The present day city of Chennai started as an English settlement known as Fort St. George. The Vijayanagar rulers who controlled the area, appointed chieftains known as Nayaks who ruled over the different regions of the province almost independently. Damarla Venkatadri Nayakudu, who was a Telugu King, and an influential Padma Velama Nayak chieftain under the Vijayanagara King Peda Venkata Rayalubased in Chandragiri–Vellore Fort, was in-charge of the area of present Chennai city when the English East India Company arrived to establish a factory in the area. It was Darmala who gave the East India Company in 1639 a grant of a piece of land lying between the river Cooum almost at the point it enters the sea and another river known as the Egmore river.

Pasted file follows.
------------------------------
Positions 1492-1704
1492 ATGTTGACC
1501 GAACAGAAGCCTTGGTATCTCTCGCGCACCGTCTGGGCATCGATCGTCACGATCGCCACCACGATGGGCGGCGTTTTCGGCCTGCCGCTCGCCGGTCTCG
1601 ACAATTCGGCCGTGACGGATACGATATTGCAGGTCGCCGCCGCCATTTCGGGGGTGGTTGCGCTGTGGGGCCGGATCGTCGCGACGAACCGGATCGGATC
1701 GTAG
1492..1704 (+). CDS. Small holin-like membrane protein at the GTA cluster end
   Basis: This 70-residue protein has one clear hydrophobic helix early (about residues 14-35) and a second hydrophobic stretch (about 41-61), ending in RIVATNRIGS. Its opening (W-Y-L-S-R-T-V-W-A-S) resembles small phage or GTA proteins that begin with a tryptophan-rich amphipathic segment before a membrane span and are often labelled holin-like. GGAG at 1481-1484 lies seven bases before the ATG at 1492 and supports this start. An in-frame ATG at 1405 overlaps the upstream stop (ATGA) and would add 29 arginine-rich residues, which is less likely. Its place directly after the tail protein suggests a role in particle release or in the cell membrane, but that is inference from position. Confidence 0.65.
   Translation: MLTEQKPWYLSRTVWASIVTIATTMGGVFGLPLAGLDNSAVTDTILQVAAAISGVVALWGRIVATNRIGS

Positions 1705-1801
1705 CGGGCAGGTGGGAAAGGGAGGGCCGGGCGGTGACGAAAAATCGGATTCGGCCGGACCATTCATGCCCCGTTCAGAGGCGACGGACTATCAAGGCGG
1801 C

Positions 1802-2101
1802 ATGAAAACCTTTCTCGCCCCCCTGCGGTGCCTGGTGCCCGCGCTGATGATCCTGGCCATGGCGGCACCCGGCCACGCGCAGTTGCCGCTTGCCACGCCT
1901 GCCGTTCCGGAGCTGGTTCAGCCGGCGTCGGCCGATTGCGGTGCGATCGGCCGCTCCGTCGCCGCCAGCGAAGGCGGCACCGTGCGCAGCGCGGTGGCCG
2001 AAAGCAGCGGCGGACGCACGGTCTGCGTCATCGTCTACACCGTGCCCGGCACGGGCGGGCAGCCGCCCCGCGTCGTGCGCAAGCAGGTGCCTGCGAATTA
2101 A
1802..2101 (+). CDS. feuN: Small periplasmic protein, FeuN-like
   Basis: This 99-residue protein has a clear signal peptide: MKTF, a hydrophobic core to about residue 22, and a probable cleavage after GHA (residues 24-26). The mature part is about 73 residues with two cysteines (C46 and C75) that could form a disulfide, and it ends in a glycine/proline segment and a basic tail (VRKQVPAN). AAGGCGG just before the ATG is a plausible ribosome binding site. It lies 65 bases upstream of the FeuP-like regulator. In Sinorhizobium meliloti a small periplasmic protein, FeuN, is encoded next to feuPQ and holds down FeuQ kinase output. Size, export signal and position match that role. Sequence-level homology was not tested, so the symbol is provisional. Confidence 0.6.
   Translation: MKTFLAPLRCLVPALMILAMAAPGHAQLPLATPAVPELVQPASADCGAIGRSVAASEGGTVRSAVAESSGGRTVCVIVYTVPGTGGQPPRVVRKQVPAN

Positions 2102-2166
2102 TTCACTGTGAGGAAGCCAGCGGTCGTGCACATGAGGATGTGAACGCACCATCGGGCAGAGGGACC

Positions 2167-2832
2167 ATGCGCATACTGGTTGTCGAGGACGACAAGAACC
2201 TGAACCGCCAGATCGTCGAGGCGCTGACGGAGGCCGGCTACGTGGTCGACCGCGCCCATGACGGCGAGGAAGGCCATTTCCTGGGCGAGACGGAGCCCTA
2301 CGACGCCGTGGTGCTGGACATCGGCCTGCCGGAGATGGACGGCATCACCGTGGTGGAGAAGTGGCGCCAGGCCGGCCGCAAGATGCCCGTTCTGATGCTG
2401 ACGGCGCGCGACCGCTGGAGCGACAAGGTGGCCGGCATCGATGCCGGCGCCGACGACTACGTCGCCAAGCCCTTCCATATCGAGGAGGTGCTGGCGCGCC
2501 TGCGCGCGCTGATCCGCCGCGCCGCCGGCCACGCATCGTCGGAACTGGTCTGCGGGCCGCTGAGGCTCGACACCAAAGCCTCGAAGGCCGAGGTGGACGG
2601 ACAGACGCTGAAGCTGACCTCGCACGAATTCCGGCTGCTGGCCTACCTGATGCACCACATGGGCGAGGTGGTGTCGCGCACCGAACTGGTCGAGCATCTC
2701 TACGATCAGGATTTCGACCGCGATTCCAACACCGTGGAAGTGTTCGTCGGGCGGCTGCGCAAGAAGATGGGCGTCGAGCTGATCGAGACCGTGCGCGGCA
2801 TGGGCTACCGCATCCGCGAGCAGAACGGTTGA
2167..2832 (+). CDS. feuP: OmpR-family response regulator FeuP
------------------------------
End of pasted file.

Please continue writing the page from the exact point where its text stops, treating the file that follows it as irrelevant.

On this piece of waste land was founded Fort St. George, a fortified settlement of British merchants, factory workers, and other colonial settlers. Upon this settlement the English expanded their colony to include a number of other European communities, new British settlements, and various native villages, one of which was named Madraspatnam. It in honor of the later village upon which the British named the entire colony and the combined city Madras. Controversially, in an attempt to revise history and justify renaming the city as Chennai, the ruling party has purged the history of the early English Madras settlements. According to the new party history, instead of being named Madras, it was named Chennai, after a village called Chennapattanam, in honour of Damerla Chennappa Nayakudu, father of Venkatadri Nayakudu, who controlled the entire coastal country from Pulicat in the north to the Portuguese settlement of Santhome. However, it is widely recorded that while the official centre of the present settlement was designated Fort St. George, the British applied the name Madras to a new large city which had grown up around the Fort including the \”White Town\” consisting principally of British settlers, and \”Black Town\” consisting of principally Catholic Europeans, Armenians, Jews, and allied Indian minorities.